9 Vernordin Fferverdyn Fferverdyn
8 Mordaf Mordaf Mordaf
7 Iopin Hopkin Hopkin
6 Hernam Hernam
5 Oswallt Oswallt Oswallt
4 Kawrddoli Canordoyl(e) Canordoyl(e)
3 Dwfnwal Dyfnuall Boifunall
2 Eiddyn Ithel Ithyn Amor
1 Dwn(gerth) Dwn Dwn Morith
0 (Dwn)gerth Caret Caret Aidan
-1 Koilbin Coilbye Coilbye Mor
-2 Progmaell Progmaell Brochuael
-3 Kuneda wledic

Note, JC 46 was added to the table to assist the dating as it shares Brochuael with LB.

Lord Henry Herbert, of gen. 18, was the king Henry I’s chamberlain. He attempted to assasinate the royal and is likely to be the same person as Herbert of Winchester. He did have a son called Herbert who became chamberlain to Scotland’s king David I. However, the Harleian 5835 states Lord Herbert, of gen. 19, was an illegitimate son of Henry I by Nest, daughter of Rhys ap Tewdwr. This would identify him as Henry FitzRoy who died in 1158.

The LB says Lord Herbert of Cornwall was son of Godwyn, duke of Cornwall. Moreover, the Harleian 2414 describes Godwin as “iarll Kernyw”. Pen. 135 p.369 goes further and calls him “ iarll Kernyw a Dyfnaint”. Yorke mentions:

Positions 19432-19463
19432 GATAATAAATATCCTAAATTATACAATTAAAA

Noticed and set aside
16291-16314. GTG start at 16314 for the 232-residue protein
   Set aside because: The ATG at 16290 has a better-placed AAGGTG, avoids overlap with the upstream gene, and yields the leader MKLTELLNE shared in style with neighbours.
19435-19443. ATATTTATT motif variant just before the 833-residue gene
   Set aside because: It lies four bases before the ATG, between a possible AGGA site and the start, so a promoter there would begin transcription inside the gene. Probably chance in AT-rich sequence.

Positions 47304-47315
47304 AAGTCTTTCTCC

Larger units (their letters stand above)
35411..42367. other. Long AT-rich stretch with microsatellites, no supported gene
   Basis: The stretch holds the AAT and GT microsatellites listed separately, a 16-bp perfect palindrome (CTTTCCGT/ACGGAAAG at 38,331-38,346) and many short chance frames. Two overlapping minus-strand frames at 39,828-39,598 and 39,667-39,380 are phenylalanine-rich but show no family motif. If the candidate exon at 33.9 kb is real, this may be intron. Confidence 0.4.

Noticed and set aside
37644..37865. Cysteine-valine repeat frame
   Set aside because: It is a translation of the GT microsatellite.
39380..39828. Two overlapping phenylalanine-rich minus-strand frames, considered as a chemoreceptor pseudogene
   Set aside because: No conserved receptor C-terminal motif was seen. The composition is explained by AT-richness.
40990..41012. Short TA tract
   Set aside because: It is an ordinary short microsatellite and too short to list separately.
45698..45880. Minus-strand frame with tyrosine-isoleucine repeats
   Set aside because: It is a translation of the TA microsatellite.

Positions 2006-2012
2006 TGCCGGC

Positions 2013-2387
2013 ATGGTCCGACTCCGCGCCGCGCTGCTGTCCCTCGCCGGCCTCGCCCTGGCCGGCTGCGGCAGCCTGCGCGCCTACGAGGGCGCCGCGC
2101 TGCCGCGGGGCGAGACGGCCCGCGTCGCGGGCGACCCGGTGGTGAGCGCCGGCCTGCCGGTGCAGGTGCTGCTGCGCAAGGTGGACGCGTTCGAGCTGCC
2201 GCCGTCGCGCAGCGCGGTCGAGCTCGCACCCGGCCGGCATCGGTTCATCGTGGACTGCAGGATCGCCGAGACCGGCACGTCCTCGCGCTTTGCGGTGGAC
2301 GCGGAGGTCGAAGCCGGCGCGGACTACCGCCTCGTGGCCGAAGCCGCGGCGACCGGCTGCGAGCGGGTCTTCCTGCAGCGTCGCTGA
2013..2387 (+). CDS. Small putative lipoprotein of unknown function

“What had a more significant impact on the history of the six West Saxon shires as an administrative grouping was Cnut’s abolition of the two ealdormanries of eastern and western Wessex and his appointment of Godwine as earl of Wessex, that is of all England south of the Thames.”.[1]

He was the father of Harold Godwinson. The table shows Godwin’s predecessor as Alfred Aetheling, the brother of Edward the Confessor. Godwin’s father, Wulfnoth, is listed next.

The 12th C Norman poet Beroul in Tristran has a character called Godoine, described as a Cornish traitor, being killed by Tristan shooting an arrow into his eye. This appears to be a reference to Harold Godwinson although the name given is that of his father. As the above genealogy shows, Harold would have claimed Cornish ancestry. This suggests there may have been at Hastings the ironic situation of units in both the opposing forces at that battle invoking the name of Arthur! The Bayeux tapestry shows one of the Saxon banners with a red dragon, see The Bayeux tapestry and the draco standards. This could have been an assertion of Welsh ancestry, though some may argue a Danish connection.